Rich Fritzky – September 2016
I write because I love to and because I can and because the sharing of thoughts and ideas, of memoirs and stories, of hopes and dreams and wonder – especially wonder – is ultimately an act of giving. Yes, to write is to share what Robert Frost looked upon as a Gift Outright, one that is freely and forever given.
One writes because they love or because they care or are fascinated or are committed or are devoted or determined or convinced. Without a reason, without a mission or purpose, without an end or an objective in mind, one simply cannot write.
My third published work will soon be released and I will briefly focus upon all 3 of them shortly, while pausing now to note that which is in process.
With a working title of The Lake Beckons, I write about some 75 years in the life of Crater Lake and the people who frequented it when it was little known to the world, before the government of the United States of America stepped in, via eminent domain, to remove the people who had settled there and to bulldoze the homes that they loved down. It is a story of joy, celebration, loss and remembrance. It is driven by the love that was extended there and the natural wonders that daily amazed.
While on hold for a bit, there is another work in process with the working title of Conversations with Old Abe. As exhibited by the 2016 presidential election, it is clear that we are broken and struggling in America today, in that so many – so very many – no longer give living expression to or even understand what the American Ideal or the American Dream is. We, fellow immigrants, have forgotten who we are and from where we come, we of “Give me your tired, your poor, your hungry, your struggling masses yearning to breathe free.” We need the greatest mind, the greatest writer and the greatest soul to ever reside in the White House again. We need conversations about the great issues of our age with Abraham Lincoln and it is my intention to have them. A most prolific writer, the words we need were passed down to us.
And while not yet in motion, I also am thinking about revisiting a book that was, in another lifetime, self-published, my It Isn’t Cheaper by the Dozen Anymore. The father of 12, it would be both fun and compelling to dive back into this.
As to what is already published and out there, I am satisfied and content. Proud is just a bit too strong for my taste. Two of my books, while entirely different, focus upon suffering, service, sacrifice and commitment while the third focuses upon leadership, devotion, sacrifice and transformation. And each of them is wrapped in a touch of the extraordinary.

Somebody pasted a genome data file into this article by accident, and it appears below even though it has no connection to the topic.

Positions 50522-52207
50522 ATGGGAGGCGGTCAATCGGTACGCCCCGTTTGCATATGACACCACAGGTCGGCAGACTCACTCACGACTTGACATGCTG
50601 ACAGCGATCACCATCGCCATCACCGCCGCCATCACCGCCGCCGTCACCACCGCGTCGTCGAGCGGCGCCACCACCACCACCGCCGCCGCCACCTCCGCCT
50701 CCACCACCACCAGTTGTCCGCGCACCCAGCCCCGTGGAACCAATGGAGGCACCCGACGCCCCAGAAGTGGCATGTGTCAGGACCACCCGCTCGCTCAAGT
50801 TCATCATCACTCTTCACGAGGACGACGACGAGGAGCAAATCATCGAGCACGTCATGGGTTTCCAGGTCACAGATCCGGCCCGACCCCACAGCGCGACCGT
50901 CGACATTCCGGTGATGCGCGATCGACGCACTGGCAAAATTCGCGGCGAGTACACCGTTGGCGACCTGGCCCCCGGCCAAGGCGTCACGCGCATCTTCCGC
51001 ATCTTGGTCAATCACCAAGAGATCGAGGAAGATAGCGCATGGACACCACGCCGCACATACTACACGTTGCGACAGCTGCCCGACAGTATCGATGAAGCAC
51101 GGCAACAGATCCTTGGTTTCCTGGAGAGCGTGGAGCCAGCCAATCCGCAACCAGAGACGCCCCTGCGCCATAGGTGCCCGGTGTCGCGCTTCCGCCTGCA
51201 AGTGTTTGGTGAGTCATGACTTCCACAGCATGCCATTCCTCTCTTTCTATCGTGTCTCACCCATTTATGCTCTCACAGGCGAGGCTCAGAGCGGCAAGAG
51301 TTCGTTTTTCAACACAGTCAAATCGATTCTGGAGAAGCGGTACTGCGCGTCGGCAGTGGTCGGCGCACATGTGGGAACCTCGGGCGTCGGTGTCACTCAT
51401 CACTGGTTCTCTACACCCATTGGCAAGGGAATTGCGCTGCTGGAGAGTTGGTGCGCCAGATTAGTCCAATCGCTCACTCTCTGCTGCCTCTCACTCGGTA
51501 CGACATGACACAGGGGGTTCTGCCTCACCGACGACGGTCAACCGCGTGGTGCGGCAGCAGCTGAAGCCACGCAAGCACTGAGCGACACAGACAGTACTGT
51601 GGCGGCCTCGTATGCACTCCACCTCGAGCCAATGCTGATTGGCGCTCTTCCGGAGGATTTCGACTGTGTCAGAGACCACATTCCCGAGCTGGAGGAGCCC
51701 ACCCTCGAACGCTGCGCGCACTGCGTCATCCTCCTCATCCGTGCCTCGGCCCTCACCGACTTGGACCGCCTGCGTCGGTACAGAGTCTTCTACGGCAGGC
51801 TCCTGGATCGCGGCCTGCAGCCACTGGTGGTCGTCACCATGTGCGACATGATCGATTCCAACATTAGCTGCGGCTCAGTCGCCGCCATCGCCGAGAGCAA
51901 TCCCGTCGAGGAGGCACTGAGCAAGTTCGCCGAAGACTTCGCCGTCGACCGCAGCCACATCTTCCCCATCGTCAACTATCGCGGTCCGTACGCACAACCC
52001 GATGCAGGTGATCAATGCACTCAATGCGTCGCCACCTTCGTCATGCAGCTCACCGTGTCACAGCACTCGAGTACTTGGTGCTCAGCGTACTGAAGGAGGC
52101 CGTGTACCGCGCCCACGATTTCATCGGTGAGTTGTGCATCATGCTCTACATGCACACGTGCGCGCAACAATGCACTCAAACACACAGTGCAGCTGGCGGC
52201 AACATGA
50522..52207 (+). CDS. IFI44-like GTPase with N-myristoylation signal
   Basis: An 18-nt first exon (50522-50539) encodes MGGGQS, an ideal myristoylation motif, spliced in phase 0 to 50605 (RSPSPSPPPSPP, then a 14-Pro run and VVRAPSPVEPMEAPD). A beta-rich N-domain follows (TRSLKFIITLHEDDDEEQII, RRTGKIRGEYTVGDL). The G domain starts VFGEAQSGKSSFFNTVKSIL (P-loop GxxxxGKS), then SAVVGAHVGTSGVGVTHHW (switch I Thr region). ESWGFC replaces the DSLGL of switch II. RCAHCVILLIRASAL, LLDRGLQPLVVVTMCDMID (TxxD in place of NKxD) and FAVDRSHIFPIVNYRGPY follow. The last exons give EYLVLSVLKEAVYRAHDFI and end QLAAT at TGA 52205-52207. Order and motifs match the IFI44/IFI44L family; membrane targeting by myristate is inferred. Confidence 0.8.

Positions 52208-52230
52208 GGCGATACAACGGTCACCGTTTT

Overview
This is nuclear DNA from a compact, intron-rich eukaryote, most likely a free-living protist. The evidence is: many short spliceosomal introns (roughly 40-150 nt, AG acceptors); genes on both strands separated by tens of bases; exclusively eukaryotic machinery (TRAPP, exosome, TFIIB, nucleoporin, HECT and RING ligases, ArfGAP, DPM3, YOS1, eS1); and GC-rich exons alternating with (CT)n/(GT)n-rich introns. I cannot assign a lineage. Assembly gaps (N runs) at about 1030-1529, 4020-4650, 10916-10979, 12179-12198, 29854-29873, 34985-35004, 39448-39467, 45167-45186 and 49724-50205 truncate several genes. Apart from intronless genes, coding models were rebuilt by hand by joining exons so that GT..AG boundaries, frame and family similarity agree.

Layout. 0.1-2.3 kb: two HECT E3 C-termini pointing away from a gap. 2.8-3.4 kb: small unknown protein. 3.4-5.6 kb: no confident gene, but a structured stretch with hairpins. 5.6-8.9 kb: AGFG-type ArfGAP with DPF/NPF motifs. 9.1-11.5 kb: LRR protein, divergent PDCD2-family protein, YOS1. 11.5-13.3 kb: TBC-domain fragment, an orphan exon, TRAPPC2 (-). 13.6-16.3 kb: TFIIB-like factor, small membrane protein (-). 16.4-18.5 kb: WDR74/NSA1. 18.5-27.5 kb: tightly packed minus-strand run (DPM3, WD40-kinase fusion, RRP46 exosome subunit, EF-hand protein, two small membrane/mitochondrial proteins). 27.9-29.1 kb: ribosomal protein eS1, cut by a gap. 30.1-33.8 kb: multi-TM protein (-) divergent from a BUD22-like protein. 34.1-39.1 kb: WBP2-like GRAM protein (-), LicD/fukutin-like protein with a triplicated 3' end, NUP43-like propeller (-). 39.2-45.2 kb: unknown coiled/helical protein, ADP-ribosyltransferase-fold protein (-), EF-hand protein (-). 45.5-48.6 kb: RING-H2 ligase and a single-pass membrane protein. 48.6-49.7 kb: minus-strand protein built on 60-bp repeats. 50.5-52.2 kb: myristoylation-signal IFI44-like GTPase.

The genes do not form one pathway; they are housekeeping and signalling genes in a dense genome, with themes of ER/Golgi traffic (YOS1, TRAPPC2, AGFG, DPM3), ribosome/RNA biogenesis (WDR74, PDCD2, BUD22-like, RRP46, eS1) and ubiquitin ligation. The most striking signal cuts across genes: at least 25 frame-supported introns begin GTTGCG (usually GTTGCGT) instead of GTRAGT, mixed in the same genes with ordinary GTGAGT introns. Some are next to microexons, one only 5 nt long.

As to Tidings of Great Joy
“And it was always said of him that he knew how to keep Christmas well, if any man alive possessed the Knowledge,” wrote Charles Dickens of his resurrected Scrooge. He added, “May that truly be said of us, and of all of us,” challenging us to live in the bright light of Christmas as well. In Tidings of Great Joy – Keeping Christmas Well, we explore the depths of A Christmas Carol’s “If any”, “May that truly be” and “Keeping Christmas well”.
25 moving Advent Reflections give way to 25 Memoirs or musings upon gifts given when neissseria meningitis and imminent death and catastrophe reigned, gifts that shed light into the darkness of a 15 month exile from hearth and home and Maggie and their 12 children — gifts of goodness and grace — spiritual, emotional, inspirational — gifts tendered in words and in deeds, in laughter and in tears, in both the everyday and the ordinary and the miraculous — gifts that tempered unbelievable suffering, trauma and loss — gifts that reclaimed.
Out of the darkness of October 4, 2005 and into the light of December 21, 2006, a Homecoming for Christmas, these gifts worked their magic and living expression was given to “If any man alive” and “Truly keeping Christmas well”. Oh what it is to finally be worthy of Christmas and its unbridled Tidings of Great Joy.